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What Not to Do in Italy
This post is all about what NOT to do in Italy. Want your trip to Italy to go smoothly? Here are some of the most common Italy mistakes that tourists make that can be easily avoided.
Note: One of the biggest mistakes you can make on ANY trip is not getting travel insurance.
Travel insurance gives you peace of mind and protection in case of any type of travel disaster: medical issues, stolen passport, lost luggage, cancelled trip, and so on.
The number one travel insurance provider that I recommend is Allianz. Click here to get a free quote to see how much coverage would be on your trip to Italy.
Here are the top 10 travel mistakes to avoid on your trip to Italy…
1. Not validating your train ticket
For many regional trains in Italy, you must validate your train ticket after purchasing it before you can board the train. This isn’t always clearly communicated and it can be hard to find the validation machine, so take a look around and see what other people are doing first.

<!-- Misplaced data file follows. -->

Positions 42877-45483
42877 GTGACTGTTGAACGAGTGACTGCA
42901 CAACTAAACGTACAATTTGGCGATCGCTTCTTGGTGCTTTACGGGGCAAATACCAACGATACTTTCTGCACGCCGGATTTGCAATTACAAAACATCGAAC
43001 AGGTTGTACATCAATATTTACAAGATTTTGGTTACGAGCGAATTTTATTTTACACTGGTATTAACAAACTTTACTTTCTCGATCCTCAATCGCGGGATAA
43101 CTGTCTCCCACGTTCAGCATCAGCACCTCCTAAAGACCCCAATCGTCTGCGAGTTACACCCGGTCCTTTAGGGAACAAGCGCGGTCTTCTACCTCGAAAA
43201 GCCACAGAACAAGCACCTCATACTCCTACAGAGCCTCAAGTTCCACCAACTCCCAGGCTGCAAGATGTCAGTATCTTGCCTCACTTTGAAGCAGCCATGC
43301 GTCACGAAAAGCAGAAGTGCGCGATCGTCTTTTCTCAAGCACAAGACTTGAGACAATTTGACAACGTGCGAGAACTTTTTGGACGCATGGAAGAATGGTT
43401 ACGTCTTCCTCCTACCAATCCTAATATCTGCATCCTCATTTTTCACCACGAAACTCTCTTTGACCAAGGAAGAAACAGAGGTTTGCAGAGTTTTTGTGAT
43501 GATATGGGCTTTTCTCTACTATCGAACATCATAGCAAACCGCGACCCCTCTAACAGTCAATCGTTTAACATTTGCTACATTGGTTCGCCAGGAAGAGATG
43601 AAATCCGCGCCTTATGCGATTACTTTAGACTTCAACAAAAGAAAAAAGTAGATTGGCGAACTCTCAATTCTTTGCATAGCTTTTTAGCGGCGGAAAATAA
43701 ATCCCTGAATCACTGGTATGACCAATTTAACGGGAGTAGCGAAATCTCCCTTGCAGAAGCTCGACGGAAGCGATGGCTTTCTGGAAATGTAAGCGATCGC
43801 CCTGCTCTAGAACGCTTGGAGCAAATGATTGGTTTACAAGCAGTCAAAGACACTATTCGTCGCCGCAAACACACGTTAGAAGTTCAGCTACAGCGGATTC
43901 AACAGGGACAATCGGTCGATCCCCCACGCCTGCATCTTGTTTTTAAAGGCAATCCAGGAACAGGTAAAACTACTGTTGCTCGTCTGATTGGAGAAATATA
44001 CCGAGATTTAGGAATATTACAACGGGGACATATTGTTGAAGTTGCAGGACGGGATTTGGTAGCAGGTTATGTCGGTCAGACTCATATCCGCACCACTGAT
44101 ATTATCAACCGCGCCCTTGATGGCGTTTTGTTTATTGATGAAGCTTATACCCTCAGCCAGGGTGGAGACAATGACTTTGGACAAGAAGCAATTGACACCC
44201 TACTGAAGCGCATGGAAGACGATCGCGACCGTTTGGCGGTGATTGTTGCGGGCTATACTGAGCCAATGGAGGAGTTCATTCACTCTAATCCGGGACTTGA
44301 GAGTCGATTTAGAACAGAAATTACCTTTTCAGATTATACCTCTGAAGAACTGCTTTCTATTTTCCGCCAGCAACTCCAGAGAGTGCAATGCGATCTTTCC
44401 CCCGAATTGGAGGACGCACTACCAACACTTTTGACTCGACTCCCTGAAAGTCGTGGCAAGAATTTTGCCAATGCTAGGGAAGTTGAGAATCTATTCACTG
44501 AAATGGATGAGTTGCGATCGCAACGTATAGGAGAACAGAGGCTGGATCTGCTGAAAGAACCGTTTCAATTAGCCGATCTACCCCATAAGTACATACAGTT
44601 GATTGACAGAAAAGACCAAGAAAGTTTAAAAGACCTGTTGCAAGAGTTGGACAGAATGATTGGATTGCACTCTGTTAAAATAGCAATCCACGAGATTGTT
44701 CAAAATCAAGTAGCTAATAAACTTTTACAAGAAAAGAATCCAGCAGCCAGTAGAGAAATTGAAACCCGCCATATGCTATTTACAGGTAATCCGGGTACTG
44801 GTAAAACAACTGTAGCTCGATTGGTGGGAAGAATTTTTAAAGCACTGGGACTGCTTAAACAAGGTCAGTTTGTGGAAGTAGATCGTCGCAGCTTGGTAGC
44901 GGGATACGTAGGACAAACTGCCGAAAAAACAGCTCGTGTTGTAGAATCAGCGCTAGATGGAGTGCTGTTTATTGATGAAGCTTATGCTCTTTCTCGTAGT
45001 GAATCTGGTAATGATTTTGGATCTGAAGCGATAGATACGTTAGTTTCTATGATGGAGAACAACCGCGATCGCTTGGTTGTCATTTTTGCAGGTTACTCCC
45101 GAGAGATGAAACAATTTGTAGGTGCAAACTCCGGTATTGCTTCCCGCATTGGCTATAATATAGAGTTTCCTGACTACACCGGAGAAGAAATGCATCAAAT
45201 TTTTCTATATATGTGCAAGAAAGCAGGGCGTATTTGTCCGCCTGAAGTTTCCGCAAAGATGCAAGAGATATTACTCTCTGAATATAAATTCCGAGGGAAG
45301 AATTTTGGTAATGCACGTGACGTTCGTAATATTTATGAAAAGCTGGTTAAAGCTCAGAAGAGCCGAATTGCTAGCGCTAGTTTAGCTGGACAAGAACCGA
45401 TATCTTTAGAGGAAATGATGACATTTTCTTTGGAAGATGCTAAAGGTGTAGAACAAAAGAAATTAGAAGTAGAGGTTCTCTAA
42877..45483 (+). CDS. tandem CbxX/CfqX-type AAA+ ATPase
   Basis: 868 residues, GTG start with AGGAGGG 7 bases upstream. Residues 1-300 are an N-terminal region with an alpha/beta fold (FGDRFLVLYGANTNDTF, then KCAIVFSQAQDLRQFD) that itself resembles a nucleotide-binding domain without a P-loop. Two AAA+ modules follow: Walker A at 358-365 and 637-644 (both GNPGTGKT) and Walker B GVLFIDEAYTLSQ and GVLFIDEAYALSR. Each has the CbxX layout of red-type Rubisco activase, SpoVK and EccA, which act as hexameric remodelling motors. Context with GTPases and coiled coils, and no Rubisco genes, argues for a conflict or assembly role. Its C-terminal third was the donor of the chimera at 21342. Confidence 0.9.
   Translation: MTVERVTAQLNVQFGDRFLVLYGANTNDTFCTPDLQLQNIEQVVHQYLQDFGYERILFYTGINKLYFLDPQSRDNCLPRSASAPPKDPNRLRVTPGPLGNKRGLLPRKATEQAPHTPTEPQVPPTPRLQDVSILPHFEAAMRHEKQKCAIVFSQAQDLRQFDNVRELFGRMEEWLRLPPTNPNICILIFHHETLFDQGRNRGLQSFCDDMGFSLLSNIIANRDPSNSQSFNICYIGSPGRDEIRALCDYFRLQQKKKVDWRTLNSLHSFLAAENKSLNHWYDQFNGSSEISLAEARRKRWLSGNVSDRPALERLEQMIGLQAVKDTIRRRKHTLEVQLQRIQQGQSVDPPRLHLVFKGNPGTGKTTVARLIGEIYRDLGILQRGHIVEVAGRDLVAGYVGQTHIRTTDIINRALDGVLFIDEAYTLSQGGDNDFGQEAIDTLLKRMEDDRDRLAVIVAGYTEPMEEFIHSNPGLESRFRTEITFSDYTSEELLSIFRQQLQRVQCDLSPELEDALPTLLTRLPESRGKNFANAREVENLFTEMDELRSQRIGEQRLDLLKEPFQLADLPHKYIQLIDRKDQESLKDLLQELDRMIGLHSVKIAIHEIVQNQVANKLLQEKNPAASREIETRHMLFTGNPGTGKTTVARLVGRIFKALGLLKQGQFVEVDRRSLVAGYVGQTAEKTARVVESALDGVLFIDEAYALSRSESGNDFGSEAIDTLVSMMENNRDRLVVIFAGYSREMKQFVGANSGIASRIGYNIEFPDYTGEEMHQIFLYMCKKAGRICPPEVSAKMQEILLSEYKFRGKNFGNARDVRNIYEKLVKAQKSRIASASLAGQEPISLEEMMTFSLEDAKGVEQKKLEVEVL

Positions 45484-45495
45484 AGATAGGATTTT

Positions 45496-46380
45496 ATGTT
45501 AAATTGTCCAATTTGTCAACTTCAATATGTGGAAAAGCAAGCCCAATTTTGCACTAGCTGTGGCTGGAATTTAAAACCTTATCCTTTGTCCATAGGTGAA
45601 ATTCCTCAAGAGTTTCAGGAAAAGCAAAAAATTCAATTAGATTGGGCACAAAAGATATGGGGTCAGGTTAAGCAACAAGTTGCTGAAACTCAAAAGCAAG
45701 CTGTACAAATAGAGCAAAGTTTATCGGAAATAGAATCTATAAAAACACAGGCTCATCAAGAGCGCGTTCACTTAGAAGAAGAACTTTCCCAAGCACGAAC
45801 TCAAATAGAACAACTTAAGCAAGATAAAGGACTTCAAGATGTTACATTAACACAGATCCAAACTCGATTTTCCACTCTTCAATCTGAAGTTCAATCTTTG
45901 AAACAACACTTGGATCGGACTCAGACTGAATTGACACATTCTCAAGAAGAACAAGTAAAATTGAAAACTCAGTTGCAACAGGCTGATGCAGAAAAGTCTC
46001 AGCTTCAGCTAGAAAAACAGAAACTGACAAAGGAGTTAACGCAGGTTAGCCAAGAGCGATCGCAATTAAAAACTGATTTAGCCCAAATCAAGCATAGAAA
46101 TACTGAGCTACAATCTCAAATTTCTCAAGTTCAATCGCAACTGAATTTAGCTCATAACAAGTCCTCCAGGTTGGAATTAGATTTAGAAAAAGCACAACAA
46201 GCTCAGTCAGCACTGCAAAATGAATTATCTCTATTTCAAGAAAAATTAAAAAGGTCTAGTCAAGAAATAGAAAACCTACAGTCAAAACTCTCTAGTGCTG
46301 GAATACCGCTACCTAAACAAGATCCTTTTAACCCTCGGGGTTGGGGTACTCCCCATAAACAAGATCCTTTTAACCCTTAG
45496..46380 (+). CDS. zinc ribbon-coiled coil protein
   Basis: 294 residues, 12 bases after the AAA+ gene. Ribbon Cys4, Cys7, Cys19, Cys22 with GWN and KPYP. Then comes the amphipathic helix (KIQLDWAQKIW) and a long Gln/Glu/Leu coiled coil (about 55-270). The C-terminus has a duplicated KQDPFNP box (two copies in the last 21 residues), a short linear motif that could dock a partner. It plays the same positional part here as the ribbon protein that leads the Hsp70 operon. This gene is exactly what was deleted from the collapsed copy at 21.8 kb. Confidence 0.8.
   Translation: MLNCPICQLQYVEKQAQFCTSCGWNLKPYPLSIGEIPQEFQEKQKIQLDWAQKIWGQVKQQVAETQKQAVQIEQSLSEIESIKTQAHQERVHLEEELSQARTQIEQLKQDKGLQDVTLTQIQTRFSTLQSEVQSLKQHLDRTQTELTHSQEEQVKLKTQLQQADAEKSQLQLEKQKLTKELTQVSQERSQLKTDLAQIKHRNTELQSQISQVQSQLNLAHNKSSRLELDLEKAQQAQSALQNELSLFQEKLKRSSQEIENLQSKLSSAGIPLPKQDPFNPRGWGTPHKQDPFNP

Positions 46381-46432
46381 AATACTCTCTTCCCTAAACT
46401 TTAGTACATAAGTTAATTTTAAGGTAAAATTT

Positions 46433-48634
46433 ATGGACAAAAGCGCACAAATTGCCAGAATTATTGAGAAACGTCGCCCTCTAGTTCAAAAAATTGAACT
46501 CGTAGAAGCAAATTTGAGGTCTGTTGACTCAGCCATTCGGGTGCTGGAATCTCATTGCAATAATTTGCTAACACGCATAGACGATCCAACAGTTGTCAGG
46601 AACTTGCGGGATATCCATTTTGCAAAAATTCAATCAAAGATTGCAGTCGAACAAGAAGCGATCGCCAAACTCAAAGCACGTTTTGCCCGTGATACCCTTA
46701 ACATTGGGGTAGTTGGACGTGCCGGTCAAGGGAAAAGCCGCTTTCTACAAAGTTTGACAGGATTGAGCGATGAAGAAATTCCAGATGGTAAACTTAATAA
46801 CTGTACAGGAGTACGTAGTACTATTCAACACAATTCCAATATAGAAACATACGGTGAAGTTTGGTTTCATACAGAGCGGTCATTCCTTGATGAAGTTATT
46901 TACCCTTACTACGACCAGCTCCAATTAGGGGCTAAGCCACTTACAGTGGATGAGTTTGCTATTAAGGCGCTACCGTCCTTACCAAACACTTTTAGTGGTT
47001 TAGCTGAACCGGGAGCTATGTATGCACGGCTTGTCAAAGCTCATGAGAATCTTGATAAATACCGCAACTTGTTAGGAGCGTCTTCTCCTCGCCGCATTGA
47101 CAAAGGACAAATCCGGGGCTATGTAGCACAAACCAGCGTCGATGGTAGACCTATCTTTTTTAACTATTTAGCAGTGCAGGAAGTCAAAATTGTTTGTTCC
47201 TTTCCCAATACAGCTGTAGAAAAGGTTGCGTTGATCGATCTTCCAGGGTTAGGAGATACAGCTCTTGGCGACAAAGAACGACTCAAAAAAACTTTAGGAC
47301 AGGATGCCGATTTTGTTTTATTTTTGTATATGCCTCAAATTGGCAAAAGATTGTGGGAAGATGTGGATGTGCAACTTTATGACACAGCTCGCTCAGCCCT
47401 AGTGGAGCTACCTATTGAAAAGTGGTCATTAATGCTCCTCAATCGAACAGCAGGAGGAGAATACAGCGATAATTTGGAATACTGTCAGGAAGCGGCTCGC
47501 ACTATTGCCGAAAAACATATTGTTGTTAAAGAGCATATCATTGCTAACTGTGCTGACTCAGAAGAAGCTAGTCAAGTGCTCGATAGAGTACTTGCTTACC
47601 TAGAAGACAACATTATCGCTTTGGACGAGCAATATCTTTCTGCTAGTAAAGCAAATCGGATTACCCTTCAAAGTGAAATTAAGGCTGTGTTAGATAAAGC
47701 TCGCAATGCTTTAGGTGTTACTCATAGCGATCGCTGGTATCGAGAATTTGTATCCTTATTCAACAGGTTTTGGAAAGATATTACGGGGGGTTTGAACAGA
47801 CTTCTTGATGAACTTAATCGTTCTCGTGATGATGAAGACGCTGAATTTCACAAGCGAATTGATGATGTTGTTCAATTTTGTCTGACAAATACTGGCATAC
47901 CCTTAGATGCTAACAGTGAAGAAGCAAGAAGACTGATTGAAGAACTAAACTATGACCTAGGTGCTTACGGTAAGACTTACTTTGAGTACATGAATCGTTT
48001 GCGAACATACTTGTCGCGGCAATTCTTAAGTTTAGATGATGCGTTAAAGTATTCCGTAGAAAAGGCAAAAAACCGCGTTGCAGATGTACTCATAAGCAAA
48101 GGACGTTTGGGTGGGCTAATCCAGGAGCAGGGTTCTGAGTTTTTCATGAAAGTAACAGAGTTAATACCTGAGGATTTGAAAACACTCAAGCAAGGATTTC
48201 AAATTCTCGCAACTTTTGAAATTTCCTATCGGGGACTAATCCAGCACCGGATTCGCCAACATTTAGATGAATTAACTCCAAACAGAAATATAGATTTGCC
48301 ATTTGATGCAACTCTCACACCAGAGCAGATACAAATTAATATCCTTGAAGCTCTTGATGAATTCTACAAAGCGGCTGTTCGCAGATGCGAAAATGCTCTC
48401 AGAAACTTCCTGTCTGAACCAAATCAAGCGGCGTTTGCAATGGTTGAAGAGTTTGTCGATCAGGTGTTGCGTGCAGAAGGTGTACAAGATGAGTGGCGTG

Typically, there will be a little validation machine in the station that you put your ticket into so it can stamp it. Be sure to do this before boarding the train because if you forget to do it and a conductor checks your ticket, you can be charged an expensive penalty.
2. Accepting a “free” gift on the street
This is one of the most annoying tourist scams out there, and it occurs all over Europe. However, it’s especially common in Italy. I have seen it most frequently in Rome, but you should be on the lookout for this scam in any of the major tourist spots around the country.
What happens is this: A man will come up to you and offer you a “free” gift like a rose or a bracelet. However, once you accept it, he will demand payment for his “gift.”